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Take a deep breath

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September 29, 2015

12:00 AM

You are going to be okay.

No, please. Sit for a minute. Listen.

You are going to be okay.

And I’m saying this because I don’t think we’re saying it enough — not out loud and especially not to ourselves.

Before I say more, however, let me admit that I am not without sin in this department. My horse is decidedly the opposite of high, and I don’t even know where I would procure a pedestal. Truthfully, I am scared too.

“I am scared that no one will care about the knowledge I’ve spent four years cultivating (and even then, I’m scared that I didn’t cultivate enough of it to consider myself any kind of expert).”

I am scared that I didn’t do enough. I am scared that my classes weren’t hard or right or “impressive.” I am scared that no one will care about the knowledge I’ve spent four years cultivating (and even then, I’m scared that I didn’t cultivate enough of it to consider myself any kind of expert).

I am scared that I spent too much time with my friends, goofing off and hanging out.

I am scared that I didn’t spend enough time with my friends, goofing off and hanging out.

I am scared that no one will hire me. I am scared that soon I’ll be standing in a supermarket across from Beth what’s-her-face’s mother, trying to come up with an answer about my future and failing.

I am scared.

But recently I looked around and realized … so were so many of us. So were the friends who, in my mind, had no reason to worry at all. You see, the men and women I have been lucky enough to meet here are used to running toward things. They are brilliant and passionate and self-reliant. I am in awe of them. And I know I am not alone in thinking this, because at the College of William and Mary, that is what we do: We stand in awe of one another. We praise one another. We shake our heads, smiling and saying, “I don’t know how s/he does it.”

“… I think we need to take a step back and think for a bit.”

So when these titans of personal achievement, these unflappable humans with resumes that write themselves, when these people are on the phone with their parents panicking about entry-level job requirements and the validity of what they can offer, well — I think we need to take a step back and think for a bit.

And while you’re busy standing up (thanks for sitting earlier, by the way) and stepping back, here are a few of my (entirely unsolicited) thoughts to entertain. If you feel yourself already starting the senior spiral, I hope they help:

1. First, I dare you to name six people who have changed and inspired you here on campus. I bet it was easy. I also bet that you are on someone else’s list, and that is not nothing. Seriously. It’s not. So weigh it before you say you didn’t do enough here.

2. When you’re thinking about what you want to do with your life, promise you won’t imagine the opinion/reaction of your parents, or your professors or for God’s sake not Beth what’s-her-face’s mom. Instead, imagine you’re telling ten-year-old you, and then that you’re telling the fictional Ideal You In Ten Years. I think if they both like the idea, then you’ve got something.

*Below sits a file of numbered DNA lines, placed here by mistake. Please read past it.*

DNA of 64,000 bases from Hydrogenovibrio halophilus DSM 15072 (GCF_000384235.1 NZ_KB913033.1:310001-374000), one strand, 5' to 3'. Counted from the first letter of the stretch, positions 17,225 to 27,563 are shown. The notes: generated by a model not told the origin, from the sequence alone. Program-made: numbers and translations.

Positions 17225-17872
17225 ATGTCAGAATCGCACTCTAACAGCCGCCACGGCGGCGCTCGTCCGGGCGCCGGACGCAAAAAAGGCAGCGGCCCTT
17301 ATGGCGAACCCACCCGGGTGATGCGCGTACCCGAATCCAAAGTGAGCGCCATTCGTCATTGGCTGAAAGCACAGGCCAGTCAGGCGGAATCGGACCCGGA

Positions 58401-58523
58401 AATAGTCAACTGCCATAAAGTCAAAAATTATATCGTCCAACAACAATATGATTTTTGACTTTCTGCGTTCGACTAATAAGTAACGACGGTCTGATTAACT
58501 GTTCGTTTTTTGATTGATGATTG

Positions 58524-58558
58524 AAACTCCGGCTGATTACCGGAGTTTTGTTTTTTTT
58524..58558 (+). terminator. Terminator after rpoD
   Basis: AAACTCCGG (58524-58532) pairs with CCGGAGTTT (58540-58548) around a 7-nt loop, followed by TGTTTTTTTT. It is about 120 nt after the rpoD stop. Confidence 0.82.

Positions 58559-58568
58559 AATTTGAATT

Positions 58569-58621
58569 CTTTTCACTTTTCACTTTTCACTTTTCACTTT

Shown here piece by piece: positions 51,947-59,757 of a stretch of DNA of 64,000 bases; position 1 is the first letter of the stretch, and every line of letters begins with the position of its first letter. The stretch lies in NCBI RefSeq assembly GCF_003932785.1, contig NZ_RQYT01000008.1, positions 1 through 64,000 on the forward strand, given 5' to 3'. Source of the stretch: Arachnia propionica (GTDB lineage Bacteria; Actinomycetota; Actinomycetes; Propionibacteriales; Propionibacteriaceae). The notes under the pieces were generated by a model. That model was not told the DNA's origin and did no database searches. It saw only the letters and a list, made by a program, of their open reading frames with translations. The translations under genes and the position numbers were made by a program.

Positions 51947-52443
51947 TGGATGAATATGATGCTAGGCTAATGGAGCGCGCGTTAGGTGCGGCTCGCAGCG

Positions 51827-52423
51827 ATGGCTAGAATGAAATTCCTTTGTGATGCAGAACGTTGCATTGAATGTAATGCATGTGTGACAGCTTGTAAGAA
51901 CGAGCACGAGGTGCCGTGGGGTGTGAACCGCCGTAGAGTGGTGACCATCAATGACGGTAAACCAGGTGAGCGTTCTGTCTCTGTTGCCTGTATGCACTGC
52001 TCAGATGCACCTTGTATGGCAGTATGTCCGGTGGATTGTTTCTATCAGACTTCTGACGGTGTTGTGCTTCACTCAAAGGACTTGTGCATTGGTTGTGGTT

3. Remember that this is not the only time to have “got something.” You will apply for other jobs, in other places, as other future yous. You will have a whole life you can’t even fathom yet, and if that terrifies you, try to let it be in a great way.

4. If you want to take more time, and postpone work/research/grad school/mission trips so you can figure out what’s right for you, that is wonderful and valid.

5. If you want to figure out what’s right for you by trying your hand randomly at work/research/grad school/mission trips, that is wonderful and valid.

6. You are wonderful and valid.

7. Four years ago, a less-developed, less-knowledgeable version of you got into the College of William and Mary — a school that denies nearly 70 percent of students who apply. But they chose you. And you have only become more intelligent and capable since then.

8. There a lot of ways to do something “impressive” — please don’t let yourself feel small in front of those who can only see one.

9. After graduating college, Tina Fey worked at a YMCA. This may not relate to you at all, but it is a fact that I personally find very comforting, so I thought I ought to share it.

10. Last but not least, please remember: if you get a rejection letter, they did not reject you, your person. They rejected a resume. If you get an acceptance letter, you do not have to say yes just to say you have a job. You have the right to do what feels right. And if you are lost and overwhelmed and without letters of any kind and asking yourself “Why oh why does everyone else have letters?”  — take a deep breath. Make a to-do list. Eat the cream out of a double-stuffed Oreo. And remember, there is a person on this campus who knows (I promise, I really know) that you are going to be okay.

Email Alex Granato at [email protected]

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  • Alex Granato